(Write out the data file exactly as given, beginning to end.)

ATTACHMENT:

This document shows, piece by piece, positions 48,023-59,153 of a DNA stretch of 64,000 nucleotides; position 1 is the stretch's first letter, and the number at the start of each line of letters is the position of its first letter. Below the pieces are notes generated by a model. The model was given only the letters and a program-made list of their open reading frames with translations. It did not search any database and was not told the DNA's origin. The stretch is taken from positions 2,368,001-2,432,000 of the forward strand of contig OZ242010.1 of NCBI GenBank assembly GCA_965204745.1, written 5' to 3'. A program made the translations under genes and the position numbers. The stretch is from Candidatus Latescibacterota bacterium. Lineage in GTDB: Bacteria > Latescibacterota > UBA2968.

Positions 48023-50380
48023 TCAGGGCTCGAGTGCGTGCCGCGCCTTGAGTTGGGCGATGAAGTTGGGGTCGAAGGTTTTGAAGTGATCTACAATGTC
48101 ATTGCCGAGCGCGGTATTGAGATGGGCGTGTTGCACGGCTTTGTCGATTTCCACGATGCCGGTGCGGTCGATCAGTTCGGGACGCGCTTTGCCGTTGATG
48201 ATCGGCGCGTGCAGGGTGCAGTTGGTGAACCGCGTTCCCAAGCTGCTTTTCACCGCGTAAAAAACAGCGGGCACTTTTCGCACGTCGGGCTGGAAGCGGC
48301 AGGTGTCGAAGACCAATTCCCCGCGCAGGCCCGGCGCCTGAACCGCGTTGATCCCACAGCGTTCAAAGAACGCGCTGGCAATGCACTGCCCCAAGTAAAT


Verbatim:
This document shows, piece by piece, positions 48,023-59,153 of a DNA stretch of 64,000 nucleotides; position 1 is the stretch's first letter, and the number at the start of each line of letters is the position of its first letter. Below the pieces are notes generated by a model. The model was given only the letters and a program-made list of their open reading frames with translations. It did not search any database and was not told the DNA's origin. The stretch is taken from positions 2,368,001-2,432,000 of the forward strand of contig OZ242010.1 of NCBI GenBank assembly GCA_965204745.1, written 5' to 3'. A program made the translations under genes and the position numbers. The stretch is from Candidatus Latescibacterota bacterium. Lineage in GTDB: Bacteria > Latescibacterota > UBA2968.

Positions 48023-50380
48023 TCAGGGCTCGAGTGCGTGCCGCGCCTTGAGTTGGGCGATGAAGTTGGGGTCGAAGGTTTTGAAGTGATCTACAATGTC
48101 ATTGCCGAGCGCGGTATTGAGATGGGCGTGTTGCACGGCTTTGTCGATTTCCACGATGCCGGTGCGGTCGATCAGTTCGGGACGCGCTTTGCCGTTGATG
48201 ATCGGCGCGTGCAGGGTGCAGTTGGTGAACCGCGTTCCCAAGCTGCTTTTCACCGCGTAAAAAACAGCGGGCACTTTTCGCACGTCGGGCTGGAAGCGGC
48301 AGGTGTCGAAGACCAATTCCCCGCGCAGGCCCGGCGCCTGAACCGCGTTGATCCCACAGCGTTCAAAGAACGCGCTGGCAATGCACTGCCCCAAGTAAAT